On the graphics display, supersonic flow is from left to right.
The wedges are numbered with black numerals
that correspond to the wedge angle numbers on the input panel.
The red wedge is wedge #1 and the green wedge is wedge #2.
Oblique shock waves are drawn as blue lines with a numeral near the
middle of the line. (For some highly inclined lines, it may be difficult to
read the shock number.) Normal shocks are colored magenta, and the beginning
and end of an expansion fan are drawn as black lines. For shock-on-shock
interactions, slip lines (or shear layers) are often generated. The static
constant across a slip line although the
Mach number changes.
Slip lines are drawn in black on the graphic.
You can Zoom in for a closer look at the graphic by using the
slider bar at the left. You can also move the graphic by clicking in the
window, holding down on the left mouse button and dragging the graphic
to a desired location. If you lose the graphic, you can bring it back
to its default position and size by clicking on the "Find" button on
the blue bar. The "Reset" button will also set the input conditions
to their default values.
input to the program is entered at the lower left.
You can specify the free stream
Mach number by using either the
input box or the slider. You can also specify the angles for the
wedges. Again, angle #1 sets the size of the red wedge, angle #2 sets the
green wedge for the double wedge and opposed wedge problems.
For the multiple wedge problems you must also specify the distance between
the wedges. This input is given by the Spacing variable. The
gamma variable is the ratio of
of the gas.
output from the program is displayed at the lower right.
The output is displayed by Zones, with each zone being the
flow domain downstream of a shock wave or expansion fan. The shocks
are numbered on the graphic with a blue numeral; the zone number
corresponds to the shock number.
You select which zone to display by using the white and red
zone choice button.
The output variables on the left
are referenced to flow upstream of the shock, while the
variables on the right are referenced to free stream conditions.
below the Zone button is the
of the flow in the specified zone, Mach-up to the
right of the zone button is the Mach number upstream of the shock wave.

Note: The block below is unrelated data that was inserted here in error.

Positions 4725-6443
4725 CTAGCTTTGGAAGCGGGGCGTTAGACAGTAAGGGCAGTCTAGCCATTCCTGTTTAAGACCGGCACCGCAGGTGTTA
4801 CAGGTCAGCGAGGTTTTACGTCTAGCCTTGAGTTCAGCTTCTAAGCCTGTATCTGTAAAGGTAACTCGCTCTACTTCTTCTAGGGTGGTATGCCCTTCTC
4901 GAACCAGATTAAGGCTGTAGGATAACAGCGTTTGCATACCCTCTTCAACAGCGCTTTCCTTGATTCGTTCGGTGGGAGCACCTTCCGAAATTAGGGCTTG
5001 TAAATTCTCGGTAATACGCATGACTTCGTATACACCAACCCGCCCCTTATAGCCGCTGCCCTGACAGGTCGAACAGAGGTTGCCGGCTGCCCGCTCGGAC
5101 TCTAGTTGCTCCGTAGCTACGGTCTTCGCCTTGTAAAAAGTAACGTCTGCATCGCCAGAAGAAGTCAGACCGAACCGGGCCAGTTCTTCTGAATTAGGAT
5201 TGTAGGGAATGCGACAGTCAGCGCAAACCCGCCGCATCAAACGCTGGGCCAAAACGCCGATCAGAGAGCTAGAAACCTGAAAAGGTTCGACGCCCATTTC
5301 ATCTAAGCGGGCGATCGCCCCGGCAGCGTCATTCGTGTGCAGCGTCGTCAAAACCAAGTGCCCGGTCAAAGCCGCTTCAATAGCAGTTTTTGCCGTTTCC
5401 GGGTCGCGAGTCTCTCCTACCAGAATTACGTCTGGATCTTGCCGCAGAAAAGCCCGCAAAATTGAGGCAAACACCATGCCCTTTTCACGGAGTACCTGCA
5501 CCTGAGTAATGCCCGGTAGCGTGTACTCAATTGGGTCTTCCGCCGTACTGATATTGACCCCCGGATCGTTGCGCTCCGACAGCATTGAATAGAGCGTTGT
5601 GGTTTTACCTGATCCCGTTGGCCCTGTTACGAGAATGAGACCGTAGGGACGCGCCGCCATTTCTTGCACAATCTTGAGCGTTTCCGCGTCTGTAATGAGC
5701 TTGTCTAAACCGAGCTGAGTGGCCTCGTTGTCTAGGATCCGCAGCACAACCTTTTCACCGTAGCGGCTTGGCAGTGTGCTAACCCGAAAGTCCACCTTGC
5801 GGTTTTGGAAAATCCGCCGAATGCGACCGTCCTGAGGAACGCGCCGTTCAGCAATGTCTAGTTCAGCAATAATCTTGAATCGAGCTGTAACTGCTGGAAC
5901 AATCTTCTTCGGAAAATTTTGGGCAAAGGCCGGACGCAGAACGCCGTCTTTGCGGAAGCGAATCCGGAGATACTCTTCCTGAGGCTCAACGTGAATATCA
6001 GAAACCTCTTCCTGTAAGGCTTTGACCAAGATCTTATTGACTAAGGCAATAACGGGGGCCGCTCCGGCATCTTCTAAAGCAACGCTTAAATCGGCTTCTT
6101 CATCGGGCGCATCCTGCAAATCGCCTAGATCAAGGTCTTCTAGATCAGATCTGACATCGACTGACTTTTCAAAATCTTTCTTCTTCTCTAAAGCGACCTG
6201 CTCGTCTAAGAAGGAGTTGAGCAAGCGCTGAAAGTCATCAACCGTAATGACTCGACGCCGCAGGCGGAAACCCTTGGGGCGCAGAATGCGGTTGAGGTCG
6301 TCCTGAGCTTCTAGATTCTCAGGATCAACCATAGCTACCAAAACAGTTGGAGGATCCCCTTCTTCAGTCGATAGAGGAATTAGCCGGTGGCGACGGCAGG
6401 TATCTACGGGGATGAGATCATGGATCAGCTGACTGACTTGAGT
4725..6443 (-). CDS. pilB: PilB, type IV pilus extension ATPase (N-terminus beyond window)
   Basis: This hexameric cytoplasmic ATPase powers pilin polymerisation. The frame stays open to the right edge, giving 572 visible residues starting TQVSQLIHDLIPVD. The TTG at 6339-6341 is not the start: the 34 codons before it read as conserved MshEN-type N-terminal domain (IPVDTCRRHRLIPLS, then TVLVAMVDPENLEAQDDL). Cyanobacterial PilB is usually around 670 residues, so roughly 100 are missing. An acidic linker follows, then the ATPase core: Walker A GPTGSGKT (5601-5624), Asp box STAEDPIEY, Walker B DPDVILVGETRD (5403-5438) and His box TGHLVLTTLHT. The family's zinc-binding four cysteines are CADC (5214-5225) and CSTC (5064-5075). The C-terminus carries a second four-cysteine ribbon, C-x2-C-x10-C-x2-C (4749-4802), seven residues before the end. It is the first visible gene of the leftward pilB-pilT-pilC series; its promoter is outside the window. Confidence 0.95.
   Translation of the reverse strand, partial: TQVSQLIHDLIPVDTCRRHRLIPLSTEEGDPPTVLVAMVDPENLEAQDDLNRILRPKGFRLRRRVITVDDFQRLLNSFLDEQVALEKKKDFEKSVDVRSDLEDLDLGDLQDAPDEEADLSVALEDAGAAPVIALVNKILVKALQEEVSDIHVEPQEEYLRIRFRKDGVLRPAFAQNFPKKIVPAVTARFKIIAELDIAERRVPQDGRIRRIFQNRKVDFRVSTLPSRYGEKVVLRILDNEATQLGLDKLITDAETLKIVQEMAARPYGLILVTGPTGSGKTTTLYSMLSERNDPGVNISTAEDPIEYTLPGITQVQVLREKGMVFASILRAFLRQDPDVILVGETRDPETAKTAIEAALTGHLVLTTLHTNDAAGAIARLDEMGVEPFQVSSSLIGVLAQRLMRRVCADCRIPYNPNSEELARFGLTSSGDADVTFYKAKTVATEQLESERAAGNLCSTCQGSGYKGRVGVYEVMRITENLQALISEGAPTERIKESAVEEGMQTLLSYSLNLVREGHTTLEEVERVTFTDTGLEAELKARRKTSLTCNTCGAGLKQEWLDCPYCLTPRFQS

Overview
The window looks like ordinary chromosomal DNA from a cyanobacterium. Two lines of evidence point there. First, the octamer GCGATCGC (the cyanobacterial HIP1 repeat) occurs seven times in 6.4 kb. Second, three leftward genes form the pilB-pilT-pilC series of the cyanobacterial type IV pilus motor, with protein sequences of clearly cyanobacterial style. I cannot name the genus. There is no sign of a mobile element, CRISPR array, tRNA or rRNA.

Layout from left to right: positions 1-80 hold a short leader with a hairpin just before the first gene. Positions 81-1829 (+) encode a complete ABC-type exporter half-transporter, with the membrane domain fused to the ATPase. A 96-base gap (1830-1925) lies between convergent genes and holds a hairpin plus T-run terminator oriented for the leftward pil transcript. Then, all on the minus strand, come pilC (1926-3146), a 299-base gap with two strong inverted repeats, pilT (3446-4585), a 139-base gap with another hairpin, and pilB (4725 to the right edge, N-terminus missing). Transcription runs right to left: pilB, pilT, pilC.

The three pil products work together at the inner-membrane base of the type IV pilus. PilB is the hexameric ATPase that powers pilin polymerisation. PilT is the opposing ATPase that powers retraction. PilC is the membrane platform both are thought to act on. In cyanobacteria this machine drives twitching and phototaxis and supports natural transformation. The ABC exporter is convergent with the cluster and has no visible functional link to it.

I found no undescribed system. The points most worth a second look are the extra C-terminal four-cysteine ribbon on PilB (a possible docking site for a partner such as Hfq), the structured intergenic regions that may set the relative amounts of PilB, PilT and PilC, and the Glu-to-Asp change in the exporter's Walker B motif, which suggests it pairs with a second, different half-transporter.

Angle is the wedge angle that is generating the shock
in the selected zone, while Turning is the total amount that
the flow has been turned relative to free stream.
the shock angle. The static and total
are listed, followed by the
ratios. These values are calculated using the
or normal shock relations.
Educations Program Office will continue to improve and update
ShockModeler based on user input. Changes from previous versions of
the program include:
On 18 Feb
11 version 1.3a was released. This version of the program has imposed some
limits on the downtream Mach number for a centered expansion fan. Any Mach number
greater than 50 is reset to M=50. This avoids the appearance of pressure ratios
equal to zero. Textbooks and NACA 1135 put similar artificial limits on the
downstream Mach number and Prandtl-Meyer angle. Prandtl-Meyer maximum value is
[ pi/2 * (sqrt((gamma+1)/(gamma-1))-1) ] which gives an infinite Mach number.
On 14 Apr
06 version 1.2a was released. The name and layout of the program was
changed and the input manual was developed for ShockModeler.
This version supports NASA's Guide to Hypersonics
and will be used in the high speed inlet simulator.
On 20 Dec
05 version 1.1b was released. This version was developed
for the NASA portal and was called Multiple Shock Simulation.
On 22 June
05 version 1.1a was released. This version was developed
for the Beginner's Guide to Rockets and moved onto the ESMD
03 version 1.0a was developed. This version was created to support
the Beginner's Guide to Compressible Flow and solved the expansion
fan, crossed shock, and reflected shock problems.